December 22, 1987
Cde Mugabe signs the Unity Accord with PF-Zapu leader Dr Joshua Nkomo, which ends disturbances in Matabeleland and the Midlands regions which had been experienced since the early 1980s. This results in a united Zimbabwe African National Union-Patriotic Front (Zanu-PF).
December, 30, 1987
Cde Mugabe becomes Executive President of Zimbabwe. Cdes Joshua Nkomo and Simon Muzenda become Vice Presidents.
The President implements a five-year development plan, which eases price restrictions for farmers, allowing them to designate their own prices for their produce. This greatly improves the economy.
He is awarded the Africa Prize for leadership for the sustainable end of hunger by US-Based Hunger Project. He uses the $100 000 prize money to launch the National Agricultural Scholarship Fund.
Zimbabwe hosts the 1991 Commonwealth Heads of State Meeting (CHOGM) Summit and President Mugabe assumes chairmanship of CHOGM for the next three years.
President Mugabe’s first wife Sarah Hayfron, popularly known as Sally, dies from a kidney ailment.
He assumes chairmanship of the World Frontline States in March and leads the OAU ad hoc committee in Angola.
The end of the five-year development plan period, the economy reflects some growth in the farming, mining and manufacturing industries. President Mugabe additionally manages to build clinics and schools for the black population.
He is conferred chairmanship of the World Solar Commission in March and he assumes chairmanship of the G15 in November. President Mugabe is also awarded the Olympic Order of Gold for his eminent contribution to the Olympic ideals.
He hosts and is elected chairman of 101 strong Non-Aligned Movement (NAM) in September.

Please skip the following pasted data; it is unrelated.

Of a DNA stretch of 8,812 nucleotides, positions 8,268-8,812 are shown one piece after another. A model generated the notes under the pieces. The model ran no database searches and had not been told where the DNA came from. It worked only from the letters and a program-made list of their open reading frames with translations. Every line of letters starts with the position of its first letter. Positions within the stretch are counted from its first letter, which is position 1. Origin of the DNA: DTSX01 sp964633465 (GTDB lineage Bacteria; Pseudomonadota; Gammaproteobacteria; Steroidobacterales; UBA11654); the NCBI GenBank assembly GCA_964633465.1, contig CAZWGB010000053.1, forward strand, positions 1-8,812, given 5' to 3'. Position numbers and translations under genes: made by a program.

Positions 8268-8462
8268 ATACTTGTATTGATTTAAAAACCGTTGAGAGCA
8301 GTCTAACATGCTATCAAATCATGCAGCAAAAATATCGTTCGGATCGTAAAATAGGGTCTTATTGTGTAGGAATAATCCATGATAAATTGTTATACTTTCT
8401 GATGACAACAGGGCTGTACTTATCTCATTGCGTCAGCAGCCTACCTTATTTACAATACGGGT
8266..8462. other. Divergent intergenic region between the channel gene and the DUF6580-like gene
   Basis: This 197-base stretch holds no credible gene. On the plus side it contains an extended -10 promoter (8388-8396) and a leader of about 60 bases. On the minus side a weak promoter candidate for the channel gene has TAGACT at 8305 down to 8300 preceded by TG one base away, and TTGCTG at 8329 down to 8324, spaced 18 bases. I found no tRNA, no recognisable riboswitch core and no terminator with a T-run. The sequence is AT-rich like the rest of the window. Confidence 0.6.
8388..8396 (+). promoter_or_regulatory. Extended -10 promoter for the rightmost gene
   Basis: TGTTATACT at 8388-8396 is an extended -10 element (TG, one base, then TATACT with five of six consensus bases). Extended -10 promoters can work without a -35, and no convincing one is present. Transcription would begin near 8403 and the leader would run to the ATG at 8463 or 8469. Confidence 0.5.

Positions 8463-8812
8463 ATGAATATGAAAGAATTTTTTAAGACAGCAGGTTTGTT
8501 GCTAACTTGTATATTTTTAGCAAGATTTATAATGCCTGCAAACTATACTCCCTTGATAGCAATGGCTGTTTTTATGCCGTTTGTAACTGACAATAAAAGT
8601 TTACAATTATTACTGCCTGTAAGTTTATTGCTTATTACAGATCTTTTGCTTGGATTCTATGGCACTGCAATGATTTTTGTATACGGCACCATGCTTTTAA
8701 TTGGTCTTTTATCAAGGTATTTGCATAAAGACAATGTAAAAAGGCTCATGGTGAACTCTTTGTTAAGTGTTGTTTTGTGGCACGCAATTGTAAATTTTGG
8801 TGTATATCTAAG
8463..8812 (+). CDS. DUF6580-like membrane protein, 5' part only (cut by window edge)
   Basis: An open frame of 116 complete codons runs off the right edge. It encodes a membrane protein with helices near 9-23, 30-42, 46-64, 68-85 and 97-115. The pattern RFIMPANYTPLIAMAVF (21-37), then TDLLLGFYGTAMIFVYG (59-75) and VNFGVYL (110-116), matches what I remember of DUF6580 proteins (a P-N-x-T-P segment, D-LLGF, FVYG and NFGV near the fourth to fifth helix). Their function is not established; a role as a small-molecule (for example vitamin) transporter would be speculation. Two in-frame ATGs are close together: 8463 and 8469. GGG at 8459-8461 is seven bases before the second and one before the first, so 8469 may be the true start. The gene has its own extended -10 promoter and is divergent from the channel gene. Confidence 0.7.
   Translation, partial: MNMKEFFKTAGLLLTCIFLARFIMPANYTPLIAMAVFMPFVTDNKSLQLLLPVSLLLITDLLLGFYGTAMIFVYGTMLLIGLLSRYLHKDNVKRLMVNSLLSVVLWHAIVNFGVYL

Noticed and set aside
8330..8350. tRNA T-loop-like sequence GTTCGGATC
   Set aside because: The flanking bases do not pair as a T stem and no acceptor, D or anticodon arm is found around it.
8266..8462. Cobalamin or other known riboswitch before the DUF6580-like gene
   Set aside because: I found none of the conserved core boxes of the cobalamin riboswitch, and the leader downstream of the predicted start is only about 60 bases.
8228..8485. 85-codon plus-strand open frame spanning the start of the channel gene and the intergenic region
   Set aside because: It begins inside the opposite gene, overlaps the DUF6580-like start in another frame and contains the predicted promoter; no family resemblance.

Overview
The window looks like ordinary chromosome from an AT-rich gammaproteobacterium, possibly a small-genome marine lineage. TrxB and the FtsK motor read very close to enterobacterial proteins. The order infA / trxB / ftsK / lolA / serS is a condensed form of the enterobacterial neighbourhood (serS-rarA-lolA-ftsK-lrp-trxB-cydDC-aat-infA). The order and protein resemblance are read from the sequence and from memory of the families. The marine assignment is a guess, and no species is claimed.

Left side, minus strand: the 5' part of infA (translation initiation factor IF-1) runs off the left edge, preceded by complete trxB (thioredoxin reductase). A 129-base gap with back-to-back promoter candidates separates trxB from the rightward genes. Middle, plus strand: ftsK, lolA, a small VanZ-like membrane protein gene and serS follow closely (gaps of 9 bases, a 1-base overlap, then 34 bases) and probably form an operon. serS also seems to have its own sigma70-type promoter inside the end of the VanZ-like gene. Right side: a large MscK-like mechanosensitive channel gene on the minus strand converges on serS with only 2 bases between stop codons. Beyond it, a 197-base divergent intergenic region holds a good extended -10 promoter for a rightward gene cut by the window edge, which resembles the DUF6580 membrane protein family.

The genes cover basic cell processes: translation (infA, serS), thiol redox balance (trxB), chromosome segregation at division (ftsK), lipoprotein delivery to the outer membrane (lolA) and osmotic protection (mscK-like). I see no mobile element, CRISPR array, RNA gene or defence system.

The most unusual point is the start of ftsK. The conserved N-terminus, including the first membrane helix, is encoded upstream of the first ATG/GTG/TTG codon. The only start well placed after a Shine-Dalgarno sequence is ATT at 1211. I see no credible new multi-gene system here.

The President is awarded the Order of Jamaica and hosts the World Solar Summit and he is elected first chairman of the Sadc Organ on Defence, Politics and Security.
He marries his second wife, First Lady Dr Grace Mugabe in August.
In June, Zimbabwe hosts the Organisation of African Unity Summit and President Mugabe assumes chairmanship of the continental body.
War veterans occupy white-owned commercial farms after voters rejected a draft constitution which had the clause aimed at addressing the colonial imbalances in the ownership of land. The newly-formed opposition party, Movement for Democratic Change, had mobilised voters to reject the draft, and was supported by the white commercial farmers. President Mugabe declines to send police or the army to remove the war veterans from the farms arguing that the land question was the reason why they took up arms against the Smith regime and thus needed to be addressed. This marks the beginning of the fast-track land redistribution programme which saw more than 300 000 households being resettled.
President Mugabe is re-elected as President.
As a result of the June 2008 vote, there is tension between political parties, resulting in talks aimed at bringing them together. The talks brokered by then South African President Thabo Mbeki result in a power-sharing Government of National Unity comprising representatives from Zanu-PF, the MDC-T led by Mr Morgan Tsvangirai and the MDC led by Professor Arthur Mutambara. President Mugabe retains his position as President while Mr Tsvangirai becomes Prime Minister. Prof Mutambara comes in as Deputy Prime Minister.
The GNU is sworn into office.
July 31, 2013
The five year-tenure of the GNU ends, leading to fresh elections. President Mugabe and his Zanu-PF party win overwhelmingly, resulting in the abandoning of the GNU. President Mugabe and Zanu-PF form the new government.
President Mugabe launches the Zimbabwe Agenda for Sustainable Socio-Economic Transformation (ZimAsset). The blueprint is aimed at attaining sustainable socio-economic transformation in the four key clusters which are: Food security and nutrition; Social services and poverty reduction; Infrastructure and utilities; and Value addition and beneficiation.
President Mugabe is elected as Sadc chairperson.
He is elected chairman of the Africa Union. He helps the continent to become more assertive and continues to protect the continent’s resources. He leads the discourse on the industrialisation of the continent and resource nationalism.
President Mugabe is re-elected as Zanu-PF’s sole candidate for the 2018 presidential elections at the Zanu-PF people’s congress.
He is the current President and First Secretary of Zanu-PF.
– Zimpapers Syndication.